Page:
Not all great election documentaries have to be about high office. Frontrunners is about an extremely localized race—the campaign to be Class President at Stuyvesant High School. The New York school is famous for its elite, brilliant students that are consistently held to the highest standards. Their elections are no different, following the rules and structure of the most professional government races, including primaries, debates, and the subtleties of vetting running mates.
What sets Frontrunners apart from its peers is that these teenagers can’t put their lives on hold like adult politicians. They still have to do their homework, be in bed by curfew, and study like hell to get into a good college. This added stress, along with all the over-the-top emotion and angst of being a teenager, creates a sharp, dramatic, and hilarious version of the typical election story and holds a fun house mirror to the grown-up races that dominate the news.
4. An Unreasonable Man
An Unreasonable Man isn’t strictly a campaign documentary but rather a biographical look at Ralph Nader, social and consumer advocate and infamous third-party also-ran. While the first half of the film is more concerned with Nader’s career mandating seat belts and such, a good deal of the documentary shows how Nader revolutionized modern grassroots politics and put together a campaign that placed morals above everything else.
While the documentary is clearly biased and pro-Nader, it’s a fascinating angle from which to watch the 2000 and 2004 presidential elections. By nature of its subject, it asks questions many election docs don’t, including where the line is drawn between doing the right thing and making compromises for the greater good. One of the film’s most fascinating scenes involves left-wing luminaries Michael Moore and Bill Maher—former Nader supporters—on their knees publicly begging Nader to pull himself out of the 2004 election, lest he siphon votes from the Democrats and help Bush win another tight race.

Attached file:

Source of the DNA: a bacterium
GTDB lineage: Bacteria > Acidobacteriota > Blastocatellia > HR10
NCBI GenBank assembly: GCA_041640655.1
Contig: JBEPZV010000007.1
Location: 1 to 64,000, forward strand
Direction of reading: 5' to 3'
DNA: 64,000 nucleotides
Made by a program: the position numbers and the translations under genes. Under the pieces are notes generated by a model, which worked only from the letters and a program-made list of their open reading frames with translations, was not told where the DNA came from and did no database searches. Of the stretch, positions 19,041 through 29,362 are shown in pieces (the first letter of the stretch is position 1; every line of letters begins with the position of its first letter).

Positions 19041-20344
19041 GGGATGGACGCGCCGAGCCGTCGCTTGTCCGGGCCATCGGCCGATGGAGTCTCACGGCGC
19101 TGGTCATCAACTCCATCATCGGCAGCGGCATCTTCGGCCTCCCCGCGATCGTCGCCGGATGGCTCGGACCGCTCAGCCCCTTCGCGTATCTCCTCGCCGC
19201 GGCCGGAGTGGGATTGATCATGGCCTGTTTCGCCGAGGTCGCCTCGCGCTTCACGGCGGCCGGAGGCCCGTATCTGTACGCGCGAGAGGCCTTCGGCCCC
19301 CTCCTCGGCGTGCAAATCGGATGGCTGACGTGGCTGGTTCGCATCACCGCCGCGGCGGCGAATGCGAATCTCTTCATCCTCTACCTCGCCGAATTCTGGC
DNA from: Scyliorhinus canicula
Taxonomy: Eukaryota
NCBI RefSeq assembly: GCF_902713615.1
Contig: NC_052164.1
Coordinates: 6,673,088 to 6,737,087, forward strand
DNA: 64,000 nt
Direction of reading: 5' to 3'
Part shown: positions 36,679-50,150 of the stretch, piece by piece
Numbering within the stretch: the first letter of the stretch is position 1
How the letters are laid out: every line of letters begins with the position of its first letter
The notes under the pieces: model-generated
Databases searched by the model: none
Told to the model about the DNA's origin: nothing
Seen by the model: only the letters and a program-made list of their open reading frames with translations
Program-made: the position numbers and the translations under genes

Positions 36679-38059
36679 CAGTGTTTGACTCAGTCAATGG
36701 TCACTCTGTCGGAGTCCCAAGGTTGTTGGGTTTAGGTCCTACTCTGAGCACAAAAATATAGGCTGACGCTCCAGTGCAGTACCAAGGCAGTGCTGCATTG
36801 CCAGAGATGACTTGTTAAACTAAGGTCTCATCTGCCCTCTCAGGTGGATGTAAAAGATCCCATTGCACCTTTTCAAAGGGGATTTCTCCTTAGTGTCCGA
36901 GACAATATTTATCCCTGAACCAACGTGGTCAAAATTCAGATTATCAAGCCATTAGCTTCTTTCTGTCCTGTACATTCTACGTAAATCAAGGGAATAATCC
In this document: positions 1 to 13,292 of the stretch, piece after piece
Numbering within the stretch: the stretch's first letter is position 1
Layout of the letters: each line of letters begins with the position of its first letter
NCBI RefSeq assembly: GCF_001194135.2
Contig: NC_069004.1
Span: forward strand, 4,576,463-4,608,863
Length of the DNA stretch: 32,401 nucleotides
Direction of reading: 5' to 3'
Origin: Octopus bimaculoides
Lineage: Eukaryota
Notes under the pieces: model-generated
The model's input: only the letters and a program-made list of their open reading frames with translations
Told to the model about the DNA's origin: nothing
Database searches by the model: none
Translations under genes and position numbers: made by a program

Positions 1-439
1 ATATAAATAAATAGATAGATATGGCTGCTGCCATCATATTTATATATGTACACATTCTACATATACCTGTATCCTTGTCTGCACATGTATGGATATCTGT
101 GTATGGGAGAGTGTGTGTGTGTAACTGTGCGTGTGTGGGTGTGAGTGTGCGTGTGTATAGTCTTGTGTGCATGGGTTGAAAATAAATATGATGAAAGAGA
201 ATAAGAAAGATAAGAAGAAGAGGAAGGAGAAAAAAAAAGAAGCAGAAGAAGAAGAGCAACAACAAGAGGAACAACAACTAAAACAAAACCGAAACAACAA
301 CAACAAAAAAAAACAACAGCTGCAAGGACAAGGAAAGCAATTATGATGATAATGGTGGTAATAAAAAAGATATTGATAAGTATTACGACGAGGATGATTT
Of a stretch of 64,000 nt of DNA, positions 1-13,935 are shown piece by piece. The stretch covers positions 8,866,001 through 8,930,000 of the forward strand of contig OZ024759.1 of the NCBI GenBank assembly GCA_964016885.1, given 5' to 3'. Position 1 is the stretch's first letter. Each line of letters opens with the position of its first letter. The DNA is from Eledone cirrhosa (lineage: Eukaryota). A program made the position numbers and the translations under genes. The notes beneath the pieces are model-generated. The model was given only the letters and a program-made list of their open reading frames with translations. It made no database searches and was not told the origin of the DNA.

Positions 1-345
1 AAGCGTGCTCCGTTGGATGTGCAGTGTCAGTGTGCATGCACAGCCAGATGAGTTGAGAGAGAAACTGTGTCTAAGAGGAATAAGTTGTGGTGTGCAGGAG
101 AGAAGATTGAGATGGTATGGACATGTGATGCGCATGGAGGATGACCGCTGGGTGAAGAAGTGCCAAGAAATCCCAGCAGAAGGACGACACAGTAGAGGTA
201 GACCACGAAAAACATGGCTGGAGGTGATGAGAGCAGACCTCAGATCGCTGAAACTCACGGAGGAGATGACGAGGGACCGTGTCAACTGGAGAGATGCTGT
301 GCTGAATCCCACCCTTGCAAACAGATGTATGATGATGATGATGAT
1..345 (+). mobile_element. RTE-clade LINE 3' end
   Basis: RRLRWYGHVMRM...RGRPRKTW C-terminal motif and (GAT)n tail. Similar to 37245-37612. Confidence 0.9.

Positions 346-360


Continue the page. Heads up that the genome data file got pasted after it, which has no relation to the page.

Nader tells the camera that he does not regret running, even if it may have cost Al Gore the 2000 election and permanently changed the political landscape of the nation. An Unreasonable Man is about just that, and is the rare Election Day documentary that asks Why? rather than How?
5. Street Fight
Street Fight, the 2002 documentary chronicling the race for Newark’s mayor, is a lot of things. For one, it’s a classic underdog story, following young greenhorn Councilman Cory Booker’s campaign to unseat political stalwart Sharpe James, a true David vs. Goliath tale.
It’s also the story of a city—Newark, New Jersey—a community that is a stone’s throw from the cultural and commercial capital of the world yet is practically invisible in its shadow. Unlike national campaign stories, Street Fight is a documentary that can make its more specific location its own character, and showcases Newark and its people from the ground up.
Cory Booker ended up losing the documented race, but later became mayor in 2006 and Senator in 2013. As his political career continues to soar, it’s clear that Street Fight may have been the first time the world outside of Newark got to see Cory Booker, but it certainly wasn’t the last.
Honorable Mention: Tanner ’88
Tanner ’88 isn’t an Election Day documentary, it’s a mockumentary, and while that’s pretty much cheating, it still holds many of the same merits of it’s more truthful peers. It helps that it’s helmed by some of the strongest storytellers the late 80s had to offer—Robert Altman and Doonesbury creator Garry Trudeau. Between Trudeau’s cutting, insightful take on politics and Altman’s way with camerawork and dialogue, Tanner ’88 isn’t just a great mockumentary—it’s a great film.
Of course, fictionalizing the campaign helps in many ways, utilizing great actors to say exactly what needs to be said and capturing candid moments that would be hard for real life cameras to pull off. If anything, it’s a great supplement to Election Day documentaries, filling in the blanks actual flesh-and-blood politicians have gotten so good at keeping obscure. At the same time, it highlights just exactly why we need to keep our cameras trained on the people running or trying to run our country, and exactly why we need smart, talented filmmakers telling the stories these cameras can find.